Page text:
Against that, the highest energy density of any chemical (per unit mass) is Hydrogen at 143MJ/Kg whilst hydrocarbons come in at about 56MJ/Kg or lower. This does not include the mass of any oxidising agent. Note that this is the raw energy obtained in burning the stuff. Efficiency of conversion into electricity starts at about 80% (with fuel cells) and then goes down with other methods.

So we are faced with the best possible chemical energy source only being about 60 times more energy dense than the best Li-Ion batteries (making 100x impossible). That's before all the mass of the nanotube device itself, fuel storage an so on is taken into account (storing hydrogen under pressure requires a container which weighs more than the fuel).

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IT Angle

back-burner project

They were making a turbo-heater, and got an unexpected shock. This is the other way round to Li-ion batteries, then.

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Joke

Ahead of The Game?

Could this be conencted to all those Sony batteries that (supposedly) burst into flames? Everyone assumed it was just crap manufacturing/design when it was fact 'the future' =:S

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Boffin

Well, they are using high explosive as "fuel"

Cyclotrimethylene trinitramine is the fuel. That's better known as RDX, the active ingredient in, for example, Semtex and composition C - but also in Torpex, the explosive in the bombs dropped on Germany in WWII.

The IUPAC name for those who can work out structures from such is 1,3,5-Trinitroperhydro-1,3,5-triazine, or C3H6N6O6, which will happily decompose to 3CO, 3H20 and 3N2. REF is 1.6.

I can just imagine the reaction of airlines to the discovery that a new generation of laptop batteries were made from high explosives.

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Thumb Up

iBurn

Hey, maybe Apple actually use these batteries in their iProducts?

And again, going by the dismal battery life, maybe not...

What a strano idea...

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WTF?

M$?

OK - I know that beloved Bldg. 20 was knocked down for a Gates-funded monstrosity, but is there some other reason for the M$ logo that adorns this article in its mid-page-trio slot?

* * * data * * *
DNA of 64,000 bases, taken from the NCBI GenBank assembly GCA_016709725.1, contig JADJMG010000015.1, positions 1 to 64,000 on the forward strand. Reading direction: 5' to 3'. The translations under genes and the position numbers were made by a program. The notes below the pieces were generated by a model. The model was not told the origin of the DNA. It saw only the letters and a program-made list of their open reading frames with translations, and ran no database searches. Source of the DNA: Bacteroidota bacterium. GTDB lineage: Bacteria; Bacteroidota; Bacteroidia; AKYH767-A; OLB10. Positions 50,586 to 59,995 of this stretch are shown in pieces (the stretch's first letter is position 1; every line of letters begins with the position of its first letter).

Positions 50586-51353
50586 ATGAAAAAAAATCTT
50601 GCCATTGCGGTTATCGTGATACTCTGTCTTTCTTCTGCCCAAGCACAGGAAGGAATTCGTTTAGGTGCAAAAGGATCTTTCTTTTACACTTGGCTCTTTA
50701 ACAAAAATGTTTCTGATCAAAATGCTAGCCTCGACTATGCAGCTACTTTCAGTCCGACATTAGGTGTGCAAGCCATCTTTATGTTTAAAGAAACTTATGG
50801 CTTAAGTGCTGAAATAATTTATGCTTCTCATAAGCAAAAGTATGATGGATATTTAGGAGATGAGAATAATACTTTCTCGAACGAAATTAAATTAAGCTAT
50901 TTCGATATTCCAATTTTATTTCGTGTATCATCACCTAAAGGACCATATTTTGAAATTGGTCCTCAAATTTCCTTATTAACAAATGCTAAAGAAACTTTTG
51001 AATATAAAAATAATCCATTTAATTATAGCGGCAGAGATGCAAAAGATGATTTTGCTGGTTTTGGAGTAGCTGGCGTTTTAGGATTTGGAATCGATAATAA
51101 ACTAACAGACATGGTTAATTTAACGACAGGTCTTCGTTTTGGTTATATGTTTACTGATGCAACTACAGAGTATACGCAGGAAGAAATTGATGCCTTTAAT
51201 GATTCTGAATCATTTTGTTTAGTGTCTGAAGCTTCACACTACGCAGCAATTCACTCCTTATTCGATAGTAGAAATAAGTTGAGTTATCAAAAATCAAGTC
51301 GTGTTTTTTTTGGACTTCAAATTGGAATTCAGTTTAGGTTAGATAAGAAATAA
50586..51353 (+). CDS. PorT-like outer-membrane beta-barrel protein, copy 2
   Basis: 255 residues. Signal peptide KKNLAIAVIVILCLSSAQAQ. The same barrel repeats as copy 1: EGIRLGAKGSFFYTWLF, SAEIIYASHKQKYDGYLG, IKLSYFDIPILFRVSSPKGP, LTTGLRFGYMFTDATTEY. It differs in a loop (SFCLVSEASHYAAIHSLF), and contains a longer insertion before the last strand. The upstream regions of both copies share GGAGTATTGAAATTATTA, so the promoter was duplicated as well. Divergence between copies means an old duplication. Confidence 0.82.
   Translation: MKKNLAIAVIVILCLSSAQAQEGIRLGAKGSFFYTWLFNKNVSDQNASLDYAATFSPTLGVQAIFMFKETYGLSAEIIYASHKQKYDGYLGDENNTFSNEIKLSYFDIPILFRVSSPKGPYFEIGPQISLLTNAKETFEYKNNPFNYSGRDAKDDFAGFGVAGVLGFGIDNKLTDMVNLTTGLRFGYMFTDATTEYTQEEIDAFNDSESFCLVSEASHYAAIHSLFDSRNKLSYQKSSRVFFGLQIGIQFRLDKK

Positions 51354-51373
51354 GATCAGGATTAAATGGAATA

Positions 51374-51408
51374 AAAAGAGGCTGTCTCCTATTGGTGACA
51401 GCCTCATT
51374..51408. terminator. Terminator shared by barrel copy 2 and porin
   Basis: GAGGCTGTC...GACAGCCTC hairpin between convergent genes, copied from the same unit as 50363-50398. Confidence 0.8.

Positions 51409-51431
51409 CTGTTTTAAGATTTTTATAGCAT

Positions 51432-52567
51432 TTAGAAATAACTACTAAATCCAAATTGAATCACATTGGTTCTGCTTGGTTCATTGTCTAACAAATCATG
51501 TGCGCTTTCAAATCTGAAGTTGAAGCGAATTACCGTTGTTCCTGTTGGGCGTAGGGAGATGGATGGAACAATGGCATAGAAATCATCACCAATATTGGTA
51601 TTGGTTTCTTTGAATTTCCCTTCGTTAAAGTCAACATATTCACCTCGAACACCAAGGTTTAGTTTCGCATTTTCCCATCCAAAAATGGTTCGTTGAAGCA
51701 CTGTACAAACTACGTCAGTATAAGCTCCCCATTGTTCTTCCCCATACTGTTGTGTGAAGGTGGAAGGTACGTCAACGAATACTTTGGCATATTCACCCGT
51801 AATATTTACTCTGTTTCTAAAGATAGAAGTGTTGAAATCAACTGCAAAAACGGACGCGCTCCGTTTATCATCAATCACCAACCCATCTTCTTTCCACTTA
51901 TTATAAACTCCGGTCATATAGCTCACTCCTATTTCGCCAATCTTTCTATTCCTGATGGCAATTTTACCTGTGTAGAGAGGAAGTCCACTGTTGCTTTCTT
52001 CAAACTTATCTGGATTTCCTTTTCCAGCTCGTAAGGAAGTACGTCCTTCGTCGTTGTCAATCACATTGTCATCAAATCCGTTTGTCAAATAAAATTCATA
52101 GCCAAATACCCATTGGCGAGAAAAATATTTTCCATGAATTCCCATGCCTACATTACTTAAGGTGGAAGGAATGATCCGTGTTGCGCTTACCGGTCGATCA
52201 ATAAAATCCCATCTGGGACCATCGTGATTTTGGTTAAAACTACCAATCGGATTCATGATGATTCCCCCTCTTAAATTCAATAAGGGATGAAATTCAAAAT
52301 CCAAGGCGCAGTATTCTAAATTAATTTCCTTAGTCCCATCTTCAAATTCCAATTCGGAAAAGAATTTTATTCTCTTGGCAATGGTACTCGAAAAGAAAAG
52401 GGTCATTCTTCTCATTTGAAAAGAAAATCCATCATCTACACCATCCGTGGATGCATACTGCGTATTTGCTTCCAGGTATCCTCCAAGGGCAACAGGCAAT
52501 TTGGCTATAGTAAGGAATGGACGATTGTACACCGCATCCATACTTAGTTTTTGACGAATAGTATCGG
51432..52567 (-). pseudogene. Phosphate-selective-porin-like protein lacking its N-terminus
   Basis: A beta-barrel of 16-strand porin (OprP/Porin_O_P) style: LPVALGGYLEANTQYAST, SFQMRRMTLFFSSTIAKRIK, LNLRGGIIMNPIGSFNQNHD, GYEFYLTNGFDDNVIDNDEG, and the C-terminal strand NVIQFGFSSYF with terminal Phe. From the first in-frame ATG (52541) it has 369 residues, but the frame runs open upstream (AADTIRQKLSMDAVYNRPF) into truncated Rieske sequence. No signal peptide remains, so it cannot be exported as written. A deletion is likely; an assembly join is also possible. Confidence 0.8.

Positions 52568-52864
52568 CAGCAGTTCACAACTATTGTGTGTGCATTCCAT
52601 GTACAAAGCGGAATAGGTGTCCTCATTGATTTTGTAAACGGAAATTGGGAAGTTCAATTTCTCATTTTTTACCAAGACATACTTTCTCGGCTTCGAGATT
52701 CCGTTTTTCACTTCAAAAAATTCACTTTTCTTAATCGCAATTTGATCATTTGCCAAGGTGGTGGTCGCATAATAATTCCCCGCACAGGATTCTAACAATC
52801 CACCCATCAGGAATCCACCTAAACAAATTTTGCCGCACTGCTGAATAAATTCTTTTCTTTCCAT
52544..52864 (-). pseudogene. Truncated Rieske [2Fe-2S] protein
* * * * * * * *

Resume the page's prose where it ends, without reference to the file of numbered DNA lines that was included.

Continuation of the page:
Sign me, "puzzled MIT alum".

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Megaphone

Long wait

Wake us up when we actually have a working production prototype.

Say in 6 years time....?

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Coat

I can only imagine that..

They're using Copper nanotubes, so the world will be invaded by millions of burning

Cu NanoTubes.

I'd imagine that penicillin could be used to regulate the burning.

I'll let you work the acronym out while I get my coat.

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Gold badge
Thumb Up

Roughly a thermal battery driven by a solid explosive fuel

Thermal batteries are known tech in the military. with virtually zero self-discharge (The electrolyte needs to be molten before the ions move, several 100 degrees c at least) they have long shelf lives and can do high power pulses (always wondered why they were never tried for a sort of repeating laser cannon).

If the actual material is not integral to the process then something like a thermite mixture (like that in thermal batteries) would be workable.

The *likely* problem with this material is that it only works when it's been "ignited" in some way. Its a primary cell and it runs till exhaustion. Great for emergency equipment and missiles but not a good match for the iPod/Player/Tablet/Whatever.

Nice piece of science though. Have a theory. Test it. Results *much* better than expected.

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Silver badge
Coffee/keyboard

"Gadget-related trouser inferno"

Lewis, you've got to start doing stand-up. I know all my mates and I would definitely come to see your show!

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Paris Hilton

Phaser battery?

At long last, enough instantaneous juice to power the Trecki's handheld dream weapon.

And Paris, because she knows how to handle trouser infernos.

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Flame

Burnin' Ring 'O Fire

I think Elvis used one of these,

and I'm sure I remember Johnny Cash

singing of a "Burnin' Ring of Fire".

...and there were "Great Balls of Fire",

probably just nested "Rings 'o Fire",

in convenient ball shape.

...Toys of the Gods